in the first place - which is what Paul brings out next.
v. 28 The Greek word for examine is the verb form of the word that Paul used back in verse 19, those
who are approved. You may recall it means to put to the proof, to test whether something is genuine - like
a metal in the fire.
Based on their actions surrounding the Lords Supper, Paul is calling upon certain members of the
Corinthian assembly to examine themselves, as to whether they are truly in the faith (2 Cor 13:5).
Their conduct would suggest that they may not be; and if not, then they are no less guilty than Judas - of the
body and the blood of the Lord - and in danger of eternal condemnation, to be received at the Great White
Throne Judgment (Rm 2:5, Rev 20:11-15).
For have they not also drawn near to the Lord, as Judas did, by assembling together with those who have
truly believed? Have they not been privileged, as Judas was, to hear the truth, to witness the work of God,
and to experience the love of the members of His Body? Yet for all that, they despise the Lord,
dishonoring Him - when He has asked that He be remembered.
We can see then that here, Paul is really addressing certain of the affluent members of the assembly who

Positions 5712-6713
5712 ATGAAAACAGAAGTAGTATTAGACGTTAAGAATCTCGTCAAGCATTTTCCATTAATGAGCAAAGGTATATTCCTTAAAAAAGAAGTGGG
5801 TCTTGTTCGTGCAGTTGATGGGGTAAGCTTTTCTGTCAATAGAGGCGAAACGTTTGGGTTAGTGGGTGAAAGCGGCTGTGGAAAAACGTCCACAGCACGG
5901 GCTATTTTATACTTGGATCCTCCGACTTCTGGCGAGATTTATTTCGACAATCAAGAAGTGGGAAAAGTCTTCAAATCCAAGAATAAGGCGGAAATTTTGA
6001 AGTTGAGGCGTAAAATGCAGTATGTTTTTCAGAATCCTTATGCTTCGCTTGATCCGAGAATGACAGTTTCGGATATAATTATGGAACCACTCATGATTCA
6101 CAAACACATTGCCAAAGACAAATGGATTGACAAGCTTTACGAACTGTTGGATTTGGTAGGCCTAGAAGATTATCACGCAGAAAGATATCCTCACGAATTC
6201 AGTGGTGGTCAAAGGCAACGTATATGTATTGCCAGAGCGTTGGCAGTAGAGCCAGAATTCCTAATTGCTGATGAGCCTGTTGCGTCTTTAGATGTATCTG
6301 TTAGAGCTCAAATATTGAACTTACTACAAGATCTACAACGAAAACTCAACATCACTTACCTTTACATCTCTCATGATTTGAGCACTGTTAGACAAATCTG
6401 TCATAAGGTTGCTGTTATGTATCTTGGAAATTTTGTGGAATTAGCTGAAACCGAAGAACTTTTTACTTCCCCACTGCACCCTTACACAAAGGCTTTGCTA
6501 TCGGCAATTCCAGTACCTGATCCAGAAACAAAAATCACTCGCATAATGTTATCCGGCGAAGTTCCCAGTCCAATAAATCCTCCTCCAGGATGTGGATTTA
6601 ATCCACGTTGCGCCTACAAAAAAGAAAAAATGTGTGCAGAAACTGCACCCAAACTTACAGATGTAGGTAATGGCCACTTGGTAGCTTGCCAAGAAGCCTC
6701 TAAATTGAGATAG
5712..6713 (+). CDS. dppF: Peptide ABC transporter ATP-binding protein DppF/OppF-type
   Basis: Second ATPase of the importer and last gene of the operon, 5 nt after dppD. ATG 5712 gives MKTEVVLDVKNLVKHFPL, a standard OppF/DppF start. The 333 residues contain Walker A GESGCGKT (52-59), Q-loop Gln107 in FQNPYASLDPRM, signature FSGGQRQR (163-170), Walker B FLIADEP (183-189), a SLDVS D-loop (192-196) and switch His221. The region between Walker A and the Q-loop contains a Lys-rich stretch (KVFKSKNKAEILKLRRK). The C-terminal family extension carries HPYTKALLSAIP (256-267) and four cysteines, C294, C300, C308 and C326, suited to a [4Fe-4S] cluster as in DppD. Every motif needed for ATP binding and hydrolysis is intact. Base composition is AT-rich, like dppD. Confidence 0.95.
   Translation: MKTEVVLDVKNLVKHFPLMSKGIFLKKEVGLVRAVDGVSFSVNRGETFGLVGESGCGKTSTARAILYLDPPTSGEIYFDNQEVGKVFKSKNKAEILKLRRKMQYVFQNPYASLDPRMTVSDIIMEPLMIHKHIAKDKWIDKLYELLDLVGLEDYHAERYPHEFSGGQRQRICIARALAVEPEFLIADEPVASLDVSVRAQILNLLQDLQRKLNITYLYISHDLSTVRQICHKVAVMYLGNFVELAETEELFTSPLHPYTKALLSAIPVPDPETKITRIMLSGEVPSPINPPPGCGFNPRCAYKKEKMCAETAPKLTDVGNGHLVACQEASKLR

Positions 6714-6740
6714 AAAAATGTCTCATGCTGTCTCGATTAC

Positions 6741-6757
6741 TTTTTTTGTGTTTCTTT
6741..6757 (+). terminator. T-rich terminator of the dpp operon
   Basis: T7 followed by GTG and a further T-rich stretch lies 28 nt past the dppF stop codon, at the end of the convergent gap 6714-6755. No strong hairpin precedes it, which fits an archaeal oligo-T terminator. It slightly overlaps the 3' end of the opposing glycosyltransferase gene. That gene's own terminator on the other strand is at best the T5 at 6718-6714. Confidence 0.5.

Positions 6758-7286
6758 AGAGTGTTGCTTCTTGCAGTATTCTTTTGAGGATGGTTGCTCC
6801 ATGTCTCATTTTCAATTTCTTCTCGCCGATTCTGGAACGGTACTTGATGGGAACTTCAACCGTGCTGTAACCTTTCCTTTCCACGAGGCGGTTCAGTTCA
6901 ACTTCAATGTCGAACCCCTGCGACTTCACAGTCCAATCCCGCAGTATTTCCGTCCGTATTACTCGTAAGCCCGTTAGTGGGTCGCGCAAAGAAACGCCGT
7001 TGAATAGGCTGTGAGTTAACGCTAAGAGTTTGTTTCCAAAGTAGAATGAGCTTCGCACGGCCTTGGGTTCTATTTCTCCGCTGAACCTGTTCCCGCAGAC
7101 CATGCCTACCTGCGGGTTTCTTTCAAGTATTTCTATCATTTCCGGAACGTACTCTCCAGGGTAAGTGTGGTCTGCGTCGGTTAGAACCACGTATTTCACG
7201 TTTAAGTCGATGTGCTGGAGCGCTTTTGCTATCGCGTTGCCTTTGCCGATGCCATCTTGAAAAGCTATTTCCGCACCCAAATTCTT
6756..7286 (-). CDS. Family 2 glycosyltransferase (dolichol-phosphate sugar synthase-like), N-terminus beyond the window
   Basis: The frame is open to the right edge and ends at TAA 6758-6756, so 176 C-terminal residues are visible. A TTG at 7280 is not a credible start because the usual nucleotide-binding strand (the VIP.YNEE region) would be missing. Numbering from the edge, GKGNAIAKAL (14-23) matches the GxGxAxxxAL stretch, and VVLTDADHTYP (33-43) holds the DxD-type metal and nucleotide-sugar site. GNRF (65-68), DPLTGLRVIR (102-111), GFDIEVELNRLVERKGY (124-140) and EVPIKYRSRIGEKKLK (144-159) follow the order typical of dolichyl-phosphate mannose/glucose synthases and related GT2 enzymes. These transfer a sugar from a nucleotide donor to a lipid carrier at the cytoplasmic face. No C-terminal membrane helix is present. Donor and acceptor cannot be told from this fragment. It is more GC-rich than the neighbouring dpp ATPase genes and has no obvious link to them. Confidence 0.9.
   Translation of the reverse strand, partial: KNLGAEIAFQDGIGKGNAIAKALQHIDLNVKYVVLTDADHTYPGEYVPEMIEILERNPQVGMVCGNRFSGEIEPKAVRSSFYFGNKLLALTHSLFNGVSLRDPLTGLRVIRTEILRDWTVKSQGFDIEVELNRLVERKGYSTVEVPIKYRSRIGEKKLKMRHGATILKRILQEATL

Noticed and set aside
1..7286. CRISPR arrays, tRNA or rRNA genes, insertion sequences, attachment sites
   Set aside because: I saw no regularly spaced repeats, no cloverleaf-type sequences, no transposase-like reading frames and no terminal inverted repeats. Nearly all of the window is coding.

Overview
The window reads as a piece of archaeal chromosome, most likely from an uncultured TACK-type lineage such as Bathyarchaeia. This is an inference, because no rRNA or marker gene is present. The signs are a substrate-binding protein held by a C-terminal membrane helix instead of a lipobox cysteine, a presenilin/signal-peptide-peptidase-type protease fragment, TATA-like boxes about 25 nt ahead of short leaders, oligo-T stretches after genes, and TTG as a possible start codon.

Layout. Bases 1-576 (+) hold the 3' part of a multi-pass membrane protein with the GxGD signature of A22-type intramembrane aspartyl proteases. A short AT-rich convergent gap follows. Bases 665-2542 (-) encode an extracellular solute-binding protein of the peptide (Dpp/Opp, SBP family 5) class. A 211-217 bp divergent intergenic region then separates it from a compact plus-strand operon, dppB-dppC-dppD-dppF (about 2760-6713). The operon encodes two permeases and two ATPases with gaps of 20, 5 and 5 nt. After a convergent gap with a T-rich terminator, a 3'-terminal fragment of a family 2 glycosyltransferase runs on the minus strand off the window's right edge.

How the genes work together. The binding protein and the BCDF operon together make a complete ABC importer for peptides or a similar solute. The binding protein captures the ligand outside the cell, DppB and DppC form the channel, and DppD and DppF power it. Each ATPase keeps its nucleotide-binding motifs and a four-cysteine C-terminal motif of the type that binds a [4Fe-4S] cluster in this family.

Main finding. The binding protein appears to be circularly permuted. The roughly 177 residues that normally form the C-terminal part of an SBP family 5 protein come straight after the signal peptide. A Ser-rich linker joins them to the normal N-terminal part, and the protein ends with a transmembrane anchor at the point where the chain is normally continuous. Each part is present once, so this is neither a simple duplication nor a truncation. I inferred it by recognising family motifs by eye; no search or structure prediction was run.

have not truly believed, and warning them of their imminent danger of judgment - which for them would
lead to the final judgment of condemnation.
Conversely, Paul is not speaking here of believers conducting an inventory of their spiritual condition, to
see if they have any unconfessed sin in their lives. In fact, if we were to enter into such deep personal
introspection, who would we tend to be focused on? Ourselves - and then we would have difficulty
directing our attention to Jesus, as He has requested us to do.

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So Paul calls the Corinthians - especially the affluent group - to examine their hearts. But if, in doing so,
these Corinthians feel assured that they truly are the Lords, Paul then encourages them to participate - go